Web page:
Characterized by water runoff produced from melting snow. Because the ground is hard and frozen, water cannot be reabsorbed, so in addition to flooding, rapid snowmelt can trigger landslides and debris flows.
  • Although snow is a form of water, the pressure buildup of snow (snow pressure breaking through windows, roof damage, etc.) is not covered by a flood policy.
  • Runoff from snowmelt is a major component of the global movement of water.
  • 75% of water supplies in the western states are derived from snowmelt.

Southeast Flood Facts

Most Common Types: Coastal Storms, Excessive Rain, Dam/levee Failure

    Coastal flooding generally occurs along the edges of oceans, and is caused primarily by storm surges and wave damage. In the Southeast, this kind of flooding is usually connected to hurricanes and tropical storms (typically during hurricane season) between June and November. As storms move inland from the ocean, they can (at times) carry domes of water in excess of 25 feet in diameter. When water this height reaches the shoreline, it can cause significant damage to beaches and structures, with destructive potential along the coast including erosion and flooding.
    Notable storm surges include:
  • New York City from Hurricane Sandy in October 2012 with a high tide of 14 feet and, one of the greatest recorded storm surges
  • In 2005 Hurricane Katrina produced a maximum storm surge of more than 25 feet
    • Waveland (41.5 feet)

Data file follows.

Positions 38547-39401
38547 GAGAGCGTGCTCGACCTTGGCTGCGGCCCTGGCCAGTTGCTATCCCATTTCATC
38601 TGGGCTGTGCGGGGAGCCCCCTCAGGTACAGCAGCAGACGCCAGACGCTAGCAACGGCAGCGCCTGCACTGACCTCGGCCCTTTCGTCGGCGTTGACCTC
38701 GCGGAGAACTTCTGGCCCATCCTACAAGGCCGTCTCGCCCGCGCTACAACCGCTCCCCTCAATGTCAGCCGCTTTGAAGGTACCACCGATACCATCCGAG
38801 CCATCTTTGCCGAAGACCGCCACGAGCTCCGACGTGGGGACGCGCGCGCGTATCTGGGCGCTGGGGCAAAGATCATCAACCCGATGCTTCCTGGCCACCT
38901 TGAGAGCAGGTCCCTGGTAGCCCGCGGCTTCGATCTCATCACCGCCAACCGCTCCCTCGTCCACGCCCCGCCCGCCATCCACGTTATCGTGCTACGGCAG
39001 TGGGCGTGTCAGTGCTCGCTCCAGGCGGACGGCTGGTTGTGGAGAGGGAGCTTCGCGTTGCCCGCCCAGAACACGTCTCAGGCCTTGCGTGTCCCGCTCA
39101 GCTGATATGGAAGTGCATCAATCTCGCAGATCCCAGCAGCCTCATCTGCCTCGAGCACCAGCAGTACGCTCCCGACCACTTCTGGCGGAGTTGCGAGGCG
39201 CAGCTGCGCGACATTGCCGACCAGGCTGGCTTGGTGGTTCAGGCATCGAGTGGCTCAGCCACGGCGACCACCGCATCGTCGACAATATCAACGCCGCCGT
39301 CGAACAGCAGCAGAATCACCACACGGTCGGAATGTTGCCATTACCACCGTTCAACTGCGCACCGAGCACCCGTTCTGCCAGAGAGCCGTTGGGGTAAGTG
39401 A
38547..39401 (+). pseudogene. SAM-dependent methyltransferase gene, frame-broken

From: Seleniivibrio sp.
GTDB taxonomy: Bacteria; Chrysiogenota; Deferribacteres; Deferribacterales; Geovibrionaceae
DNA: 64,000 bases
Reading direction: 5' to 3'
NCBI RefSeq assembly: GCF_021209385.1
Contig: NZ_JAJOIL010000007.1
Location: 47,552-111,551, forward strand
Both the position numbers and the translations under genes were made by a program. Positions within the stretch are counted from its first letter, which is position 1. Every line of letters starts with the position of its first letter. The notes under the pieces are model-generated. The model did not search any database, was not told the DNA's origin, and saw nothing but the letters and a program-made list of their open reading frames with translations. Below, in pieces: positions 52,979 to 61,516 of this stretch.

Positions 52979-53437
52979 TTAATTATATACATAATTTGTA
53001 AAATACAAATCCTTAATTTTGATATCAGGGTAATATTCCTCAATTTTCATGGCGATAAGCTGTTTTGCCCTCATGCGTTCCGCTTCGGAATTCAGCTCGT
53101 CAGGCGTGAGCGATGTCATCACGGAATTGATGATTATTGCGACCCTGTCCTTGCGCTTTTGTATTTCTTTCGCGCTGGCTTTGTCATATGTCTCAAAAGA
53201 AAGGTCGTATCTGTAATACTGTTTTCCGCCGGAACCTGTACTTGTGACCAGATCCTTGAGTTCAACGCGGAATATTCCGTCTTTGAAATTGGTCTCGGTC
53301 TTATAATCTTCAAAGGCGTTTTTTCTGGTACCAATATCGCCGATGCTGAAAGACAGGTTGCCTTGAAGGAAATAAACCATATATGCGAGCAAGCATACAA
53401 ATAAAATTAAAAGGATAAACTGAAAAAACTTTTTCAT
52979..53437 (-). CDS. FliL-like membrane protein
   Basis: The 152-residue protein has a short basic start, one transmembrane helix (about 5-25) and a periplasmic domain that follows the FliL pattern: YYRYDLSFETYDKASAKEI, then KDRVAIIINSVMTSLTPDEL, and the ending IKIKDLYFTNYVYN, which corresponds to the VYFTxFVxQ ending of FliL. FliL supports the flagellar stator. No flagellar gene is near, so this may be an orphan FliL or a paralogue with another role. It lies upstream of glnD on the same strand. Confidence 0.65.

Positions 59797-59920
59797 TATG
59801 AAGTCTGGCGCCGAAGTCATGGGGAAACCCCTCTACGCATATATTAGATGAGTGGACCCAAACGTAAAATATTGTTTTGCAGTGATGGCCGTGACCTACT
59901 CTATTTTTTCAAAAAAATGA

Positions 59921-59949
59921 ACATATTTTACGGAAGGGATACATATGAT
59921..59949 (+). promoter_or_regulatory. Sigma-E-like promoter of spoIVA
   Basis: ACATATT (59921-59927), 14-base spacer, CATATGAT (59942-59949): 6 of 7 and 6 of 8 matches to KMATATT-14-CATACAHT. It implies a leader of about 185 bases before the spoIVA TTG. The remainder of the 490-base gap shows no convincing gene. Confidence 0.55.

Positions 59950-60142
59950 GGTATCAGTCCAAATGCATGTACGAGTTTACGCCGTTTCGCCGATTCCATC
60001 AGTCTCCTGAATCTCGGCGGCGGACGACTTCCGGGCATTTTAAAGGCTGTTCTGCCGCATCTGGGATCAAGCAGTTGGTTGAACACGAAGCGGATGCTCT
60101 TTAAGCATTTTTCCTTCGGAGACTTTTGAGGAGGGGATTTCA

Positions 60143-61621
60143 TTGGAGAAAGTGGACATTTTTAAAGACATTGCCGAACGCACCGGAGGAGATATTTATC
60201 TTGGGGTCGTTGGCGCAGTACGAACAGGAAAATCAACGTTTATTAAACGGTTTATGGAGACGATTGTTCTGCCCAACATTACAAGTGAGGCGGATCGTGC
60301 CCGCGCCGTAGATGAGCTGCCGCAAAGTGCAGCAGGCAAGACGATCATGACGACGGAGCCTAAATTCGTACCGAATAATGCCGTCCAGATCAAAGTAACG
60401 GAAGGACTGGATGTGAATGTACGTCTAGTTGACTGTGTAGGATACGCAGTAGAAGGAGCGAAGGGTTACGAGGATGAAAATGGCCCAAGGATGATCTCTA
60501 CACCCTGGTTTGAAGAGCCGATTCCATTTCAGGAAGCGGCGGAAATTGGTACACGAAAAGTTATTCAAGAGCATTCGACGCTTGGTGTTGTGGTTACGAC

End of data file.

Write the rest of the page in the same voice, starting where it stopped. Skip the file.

• Bay St. Louis (38 feet)
    • Diamondhead (30 feet)
    • Pass Christian, Mississippi (35 feet)
Coastal Storms:
Characterized by a land-falling or near-land system such as a Tropical Storm or Hurricane. Along the Southeast coastline, storm surge is often the greatest threat to life and property.
  • Since 1900, 36 named hurricanes (most category 4 or higher) have affected the Southeastern and Northeastern coastline.
  • Hurricane Katrina, the most costly US hurricane to-date, caused severe destruction along the Gulf coast from central Florida to Texas, with majority of the damage coming from storm surge and levee failure in Mississippi and Louisiana.
  • Over fifty breaches in Louisiana’s hurricane surge protection were the cause of the majority of the destruction during Katrina.
  • 80% of the city and large tracts of neighboring communities became flooded with floodwaters lingering for weeks.
  • Flooding in Florida is one of the state’s most frequent hazards – especially in cities like Miami and Tampa where there is relatively flat terrain with nowhere for accumulated water to drain.


Midwest Flood Facts

Most Common Types: River Overflow, Snowmelt, and Excessive Rain

    A relatively higher number of flooding comes from the Northeast into the Midwest. In these northern regions, snowmelt combined with rainfall leads to excessive river overflow and flooding in spring. River flooding particularly occurs is counties near the Red River along the border between northwest Minnesota and eastern North Dakota. River flooding is typically classified as minor, moderate, or major based on 1.) water height and 2.) the impact along the river.
River Overflow:
Characterized by water within a river overflowing to its banks and spreading across the surrounding land. Extremely common in the Midwest, this type of flooding can take days to dissolve. In mountainous regions, where water flows together through steep valleys, floodwater tends to move faster and remain for a shorter period of time.